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Sanderson Farms blames hot weather for Q3 drop

Sanderson Farms Inc. reported lower sales and earnings for its third fiscal quarter of 2010, ended July 31. Extremely hot weather in areas where its chickens are grown was a major contributing factor, Sanderson executives said.

Net sales for the period were $489.1 million, a drop of 3.1% from $504.8 million for the same period a year ago. Net income for the quarter was $36.1 million, or $1.55 per share, down 16% from $43.0 million, or $2.06 per share, for the third quarter of fiscal 2009.
 
For the year to date: Net sales for the first nine months of fiscal 2010 were $1.4 billion, up slightly from $1.3 billion for the first nine months of fiscal 2009. Net income for the first nine months of fiscal 2010 were $87.0 million, or $3.96 per share, compared with $62.5 million, or $3.00 per share, for the first nine months of last year.
 
"Sanderson Farms' financial results for the third quarter of fiscal 2010 reflect favorable market conditions and solid execution in our operations, offset by the effect of the extremely hot weather on our live operations," said CEO Joe F. Sanderson Jr. "Market prices for poultry products were lower than last year's third quarter. Retail grocery store demand has remained strong, although food service demand has remained sluggish, and will likely remain that way until the employment market gains traction and more consumers return to restaurants.”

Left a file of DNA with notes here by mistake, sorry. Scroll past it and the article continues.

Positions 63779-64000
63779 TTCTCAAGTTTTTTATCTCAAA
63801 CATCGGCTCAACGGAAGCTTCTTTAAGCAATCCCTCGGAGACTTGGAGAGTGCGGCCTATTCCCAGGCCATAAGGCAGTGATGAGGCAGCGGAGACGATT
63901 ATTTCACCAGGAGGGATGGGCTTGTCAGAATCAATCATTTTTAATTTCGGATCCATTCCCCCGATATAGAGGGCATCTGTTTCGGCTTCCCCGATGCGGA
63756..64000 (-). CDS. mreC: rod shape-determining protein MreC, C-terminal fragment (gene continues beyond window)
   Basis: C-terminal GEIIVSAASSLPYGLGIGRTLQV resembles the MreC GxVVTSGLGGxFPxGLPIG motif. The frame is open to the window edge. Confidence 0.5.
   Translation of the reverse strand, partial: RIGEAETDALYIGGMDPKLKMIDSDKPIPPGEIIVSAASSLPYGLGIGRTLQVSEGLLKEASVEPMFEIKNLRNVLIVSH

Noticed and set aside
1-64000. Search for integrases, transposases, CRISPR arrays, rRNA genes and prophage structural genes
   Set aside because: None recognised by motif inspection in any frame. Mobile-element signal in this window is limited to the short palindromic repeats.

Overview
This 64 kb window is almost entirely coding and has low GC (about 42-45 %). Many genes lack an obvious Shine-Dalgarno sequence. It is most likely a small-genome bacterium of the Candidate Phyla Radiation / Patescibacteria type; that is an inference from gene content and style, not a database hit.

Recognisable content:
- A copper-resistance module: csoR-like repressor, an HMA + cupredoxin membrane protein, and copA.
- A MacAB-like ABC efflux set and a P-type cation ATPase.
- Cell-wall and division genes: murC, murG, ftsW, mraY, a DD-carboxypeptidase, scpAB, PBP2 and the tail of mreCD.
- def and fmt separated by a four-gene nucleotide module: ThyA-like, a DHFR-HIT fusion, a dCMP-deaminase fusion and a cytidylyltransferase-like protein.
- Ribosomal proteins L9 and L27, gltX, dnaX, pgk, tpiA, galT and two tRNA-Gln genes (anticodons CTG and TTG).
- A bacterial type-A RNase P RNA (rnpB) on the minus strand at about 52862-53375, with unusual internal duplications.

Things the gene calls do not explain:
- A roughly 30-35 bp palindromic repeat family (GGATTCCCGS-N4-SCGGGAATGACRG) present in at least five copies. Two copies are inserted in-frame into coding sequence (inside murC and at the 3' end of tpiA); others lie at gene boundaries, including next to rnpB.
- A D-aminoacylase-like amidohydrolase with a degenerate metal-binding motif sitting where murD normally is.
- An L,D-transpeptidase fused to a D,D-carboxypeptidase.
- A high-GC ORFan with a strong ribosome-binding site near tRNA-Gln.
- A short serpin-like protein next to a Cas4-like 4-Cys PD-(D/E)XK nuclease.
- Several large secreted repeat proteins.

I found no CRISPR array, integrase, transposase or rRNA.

Sanderson Jr explained that heat negatively effects bird performance reduces live weights and less favorable feed conversions, which in turn mean fewer pounds processed and sold. In fact, the company sold 33 million fewer pounds in the quarter than expected, due to pounds lost due to the heat. Management noted 20 million fewer pounds of export products sold due to timing, out of a total of 6.2 billion pounds sold overall in the period.
 
Meanwhile, overall market prices for poultry products also were down slightly in the quarter, driven primarily by lower dark meat prices.
 
Although Sanderson executives praised its team for its execution during a difficult period, analysts indicated they were caught off-guard by the shortfall in results.

Editor WorldPoultry

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